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Iranian folklore, including jokes, legends, games, folklore heroes and beliefs is sophisticated and complex.

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  • Pourya-ye Vali
  • Hasan Kachal "Hasan the Bald"
  • Khaleh Soskeh "Auntie cockroach"
  • Hossen e Kurd e shabestari "The Kurdish Hossen of Shabestar"
  • Karim shereyee "Karim the addict"
  • Baba shammal
  • Koroghlu (Iranian Azarbaijan)
  • Mathar Fulad-zereh "Mother of Fulad-zereh"[1]
  • Otour-khan Rashti
  • Churchill used for any mischievous person in oral folklore
  • Jaffar Jenni or Zaffar Jenni
  • Ya'qub-i Laith is a popular folk hero in Iranian history, and it was at his court that the revitalization of the Persian language began after two centuries of eclipse by Arabic.[2].


"Dāstān" in Persian means “story". The genre to which they refer may go back to ancient Iran.It was a widely popular and folkloric form of story-telling: dastan-tellers tend to tell their tile in coffee houses.They told tales of heroic romance and adventure,stories about gallant princes and their encounters with evil kings, enemy champions, demons, magicians,Jinns, divine creatures, tricky Robin Hood-like persons (called ayyārs), and beautiful princesses who might be human or of the Peri (“fairy”) race.

  • Samak-e Ayyar:An ancient fictional book about an Iranian ayyār[3] (6th century AH) written by Faramaz Ibn Khodad(Faramarz son of Khodad)(Persian: فرامرز بن خداداد بن عبدالله الکاتب الارجانی )
  • Darabnameh:An ancient book of 12th Century , written by Abu Taher Tarsusi,that's a fictional book about the Alexander and Dara[4][5]
  • Firuzshahnama
  • Dastan-e Amir Hamza ,"The adeventure of Amir Hamze" [6][7]
  • One Thousand and One Nights
  • Eskandar Nameh ,"The Persian Alexander Romances" , not to be confused with the classic book of Nezami , but rather more alike a version of Alexander romance that is used in Naghali,different versions of the tale were told by Naghals (popular storytellers), these versions departed from the western story and became, to varying degrees, Iranianized[8].
  • Cehel Tuti , "The Forty Parrots" ; a collection of entertaining stories about the wife of a merchant and a pair of parrots [9].
  • Amir Arsalan-e Namdar , popular Persian legend which was narrated to Nasser al-Din Shah Qajar.

Oral legends and tales

  • Boz boz Gandhi"Suger goat"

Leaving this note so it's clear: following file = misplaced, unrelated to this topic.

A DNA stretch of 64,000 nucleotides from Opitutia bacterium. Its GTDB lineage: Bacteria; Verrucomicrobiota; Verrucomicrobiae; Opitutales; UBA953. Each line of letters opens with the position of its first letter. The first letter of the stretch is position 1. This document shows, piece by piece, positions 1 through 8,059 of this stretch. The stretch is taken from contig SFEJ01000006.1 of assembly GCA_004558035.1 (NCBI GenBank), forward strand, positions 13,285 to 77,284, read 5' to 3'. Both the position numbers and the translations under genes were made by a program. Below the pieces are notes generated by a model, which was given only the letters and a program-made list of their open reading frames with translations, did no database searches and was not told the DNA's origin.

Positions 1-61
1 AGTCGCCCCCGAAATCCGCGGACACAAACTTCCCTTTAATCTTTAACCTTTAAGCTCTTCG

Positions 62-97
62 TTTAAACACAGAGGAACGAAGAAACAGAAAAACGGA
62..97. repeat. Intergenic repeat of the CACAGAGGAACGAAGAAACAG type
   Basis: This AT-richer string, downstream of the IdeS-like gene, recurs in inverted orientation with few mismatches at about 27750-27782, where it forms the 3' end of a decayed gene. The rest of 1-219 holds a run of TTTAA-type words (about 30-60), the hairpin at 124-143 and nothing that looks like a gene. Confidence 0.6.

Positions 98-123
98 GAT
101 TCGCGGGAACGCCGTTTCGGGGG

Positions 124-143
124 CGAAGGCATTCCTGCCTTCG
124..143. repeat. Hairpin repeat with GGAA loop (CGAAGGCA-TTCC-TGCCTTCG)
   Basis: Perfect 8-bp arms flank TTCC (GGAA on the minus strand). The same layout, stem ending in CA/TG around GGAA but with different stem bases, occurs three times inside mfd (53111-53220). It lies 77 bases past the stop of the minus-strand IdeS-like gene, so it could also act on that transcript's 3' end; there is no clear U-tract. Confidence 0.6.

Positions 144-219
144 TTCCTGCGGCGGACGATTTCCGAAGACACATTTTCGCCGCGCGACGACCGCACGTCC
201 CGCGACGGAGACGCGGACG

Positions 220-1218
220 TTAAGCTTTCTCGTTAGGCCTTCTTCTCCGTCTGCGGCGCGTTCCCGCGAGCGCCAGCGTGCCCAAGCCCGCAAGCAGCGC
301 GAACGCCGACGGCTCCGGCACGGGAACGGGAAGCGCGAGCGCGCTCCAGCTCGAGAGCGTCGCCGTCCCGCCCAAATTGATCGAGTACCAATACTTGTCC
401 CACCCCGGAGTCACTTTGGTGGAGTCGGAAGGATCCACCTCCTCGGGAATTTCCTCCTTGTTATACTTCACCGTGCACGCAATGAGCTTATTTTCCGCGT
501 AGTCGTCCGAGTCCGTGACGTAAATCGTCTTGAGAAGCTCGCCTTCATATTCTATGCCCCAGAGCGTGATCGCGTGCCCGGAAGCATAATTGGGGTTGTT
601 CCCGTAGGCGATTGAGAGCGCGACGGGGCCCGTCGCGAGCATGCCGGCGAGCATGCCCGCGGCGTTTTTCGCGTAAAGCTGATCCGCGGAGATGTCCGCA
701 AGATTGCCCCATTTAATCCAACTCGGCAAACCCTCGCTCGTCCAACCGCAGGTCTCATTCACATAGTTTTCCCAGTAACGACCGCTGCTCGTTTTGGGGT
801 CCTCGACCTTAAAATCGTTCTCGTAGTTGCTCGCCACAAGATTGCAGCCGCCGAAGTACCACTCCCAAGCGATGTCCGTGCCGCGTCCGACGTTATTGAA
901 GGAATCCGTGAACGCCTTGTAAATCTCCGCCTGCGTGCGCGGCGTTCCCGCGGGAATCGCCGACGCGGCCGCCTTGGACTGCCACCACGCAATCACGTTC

• Shangol o Mangol o Habeh-e-Angur
  • Maah pishoni "(the girl with)Moon(sign)in her brow"
  • Kadou ghelghelehzan "The trundle gourd"
  • Sarma Pirezan"Grand mother COLD"


  • Karkadann
    The Nightmare in European folklore is similar to Iranian "Bakhtak"
  • Davaal paa (Persian: دووال پا ) "lasso-leg creature"
  • Aal [10]
  • Bakhtak (Persian: بختک )"Nightmare" A ghost or an evil creature that cause Sleep paralysis[11]
  • Genie " elf, goblin"
  • Div "Daeva "
  • Peri
  • Zār (Persian: زآر) A ritual in some of the south coastal Iranian provinces that is a kind of spiritual "trance" dance. In some cases it can go for a long time,until the dancer drops down of exhaustion [12]
  • Takam "The king of goats", a male goat, in the folklore of Azarbaijan.

Folklore games

Physical games
  • Amo Zangirbaff (Uncle chain-weaver)
  • Attal Mattal Totuleh
  • Ghayyem Moshak
  • Gorgam be Hava
  • Alak dou Lak
  • Bikh divari
  • Ghapp bazi "knucklebone Playing"
  • Khar polis "Donkey-Cop"
  • Aftaab Mahtab "Sunshine Moonlight"
  • Laylay or Ganiyeh [13]
folklore Card games
  • Hokm:A game for four players [14].
  • Ganjafa [15][16]
  • Chahâr barg (4 cards) is another fishing game,also sometimes known as Pâsur,Haft Khâj(seven clubs)or Haft va chahâr, yâzdah(7+4=11).
  • Âs Nas: Perhaps Âs Nas is the game from which modern Poker may have sprung [17] [18]
folklore Verbal games
  • Moshereh (Poetry Game):Every side has to answer the other side with a poem beginning with the last word of the previous poem (Compare with Urdu Mushaira).
  • Ye Morgh Darm ("I have a hen" game)
other folklore games

Traditional ceremonies

folklore Nowruz traditional characters
folklore religious ceremonies
other folklore traditions

Characters in jokes

A depiction of Molla Nasr al din


Cheshm Nazar
  • Ajîl-e Moshkel-goshâ "The problem-solving nuts" of Chaharshanbe Suri[25] [26]
  • Cheshm Nazar (چشم نظر)and Nazar Ghorboni (نظرقربونی): That is a pendant or gemstone or likewise that is used as necklace to protect its owner from Evil_eye[27].Compare with Nazar (amulet).
  • Cheshm-Zakhm (lit. “a blow by the eye”), the evil eye (Chashm also occurs alone with the same meaning; cf. Chashm-e bad, Chashm-e Shūr, Chashm-e hasūd “envious eye”; nazar zadan or chashm zadan “to inflict with the evil eye”; Middle Persian duščašmīh or sūr-čašmīh), the supposed power of an individual to cause harm, even illness or death, to another person (or animals and other possessions) merely by looking at him or complimenting him[28].Dried capsules of Esfand (Peganum harmala)(known in Persian as اسپند espænd or اسفنددانه esfænd-dāneh) mixed with other ingredients are placed onto red hot charcoal, where they explode with little popping noises, releasing a fragrant smoke that is wafted around the head of those afflicted by or exposed to the gaze of strangers. As this is done, an ancient prayer is recited. This prayer is said by Muslims as well as by Zoroastrians[29] [28][30].